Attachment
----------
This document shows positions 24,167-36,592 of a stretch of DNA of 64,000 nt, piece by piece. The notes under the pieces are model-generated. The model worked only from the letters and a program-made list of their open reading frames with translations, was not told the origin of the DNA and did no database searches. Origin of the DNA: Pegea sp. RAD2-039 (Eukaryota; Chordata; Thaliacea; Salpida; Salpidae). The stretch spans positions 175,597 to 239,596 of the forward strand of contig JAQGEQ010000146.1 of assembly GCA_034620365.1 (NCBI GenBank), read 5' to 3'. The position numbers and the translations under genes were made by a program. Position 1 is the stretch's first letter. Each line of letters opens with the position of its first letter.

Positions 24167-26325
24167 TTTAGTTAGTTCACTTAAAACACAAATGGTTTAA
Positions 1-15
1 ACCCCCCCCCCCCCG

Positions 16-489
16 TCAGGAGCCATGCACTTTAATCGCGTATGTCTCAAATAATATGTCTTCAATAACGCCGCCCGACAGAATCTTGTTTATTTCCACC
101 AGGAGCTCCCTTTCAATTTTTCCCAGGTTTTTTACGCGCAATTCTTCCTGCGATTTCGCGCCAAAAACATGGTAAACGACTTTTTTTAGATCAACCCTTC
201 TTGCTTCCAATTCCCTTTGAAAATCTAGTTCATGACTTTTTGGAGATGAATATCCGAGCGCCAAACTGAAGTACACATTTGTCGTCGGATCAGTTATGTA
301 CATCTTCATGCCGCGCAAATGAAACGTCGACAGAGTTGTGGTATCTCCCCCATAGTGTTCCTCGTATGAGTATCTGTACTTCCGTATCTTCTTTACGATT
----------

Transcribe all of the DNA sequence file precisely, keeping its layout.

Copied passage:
This document shows positions 24,167-36,592 of a stretch of DNA of 64,000 nt, piece by piece. The notes under the pieces are model-generated. The model worked only from the letters and a program-made list of their open reading frames with translations, was not told the origin of the DNA and did no database searches. Origin of the DNA: Pegea sp. RAD2-039 (Eukaryota; Chordata; Thaliacea; Salpida; Salpidae). The stretch spans positions 175,597 to 239,596 of the forward strand of contig JAQGEQ010000146.1 of assembly GCA_034620365.1 (NCBI GenBank), read 5' to 3'. The position numbers and the translations under genes were made by a program. Position 1 is the stretch's first letter. Each line of letters opens with the position of its first letter.

Positions 24167-26325
24167 TTTAGTTAGTTCACTTAAAACACAAATGGTTTAA
Positions 1-15
1 ACCCCCCCCCCCCCG

Positions 16-489
16 TCAGGAGCCATGCACTTTAATCGCGTATGTCTCAAATAATATGTCTTCAATAACGCCGCCCGACAGAATCTTGTTTATTTCCACC
101 AGGAGCTCCCTTTCAATTTTTCCCAGGTTTTTTACGCGCAATTCTTCCTGCGATTTCGCGCCAAAAACATGGTAAACGACTTTTTTTAGATCAACCCTTC
201 TTGCTTCCAATTCCCTTTGAAAATCTAGTTCATGACTTTTTGGAGATGAATATCCGAGCGCCAAACTGAAGTACACATTTGTCGTCGGATCAGTTATGTA
301 CATCTTCATGCCGCGCAAATGAAACGTCGACAGAGTTGTGGTATCTCCCCCATAGTGTTCCTCGTATGAGTATCTGTACTTCCGTATCTTCTTTACGATT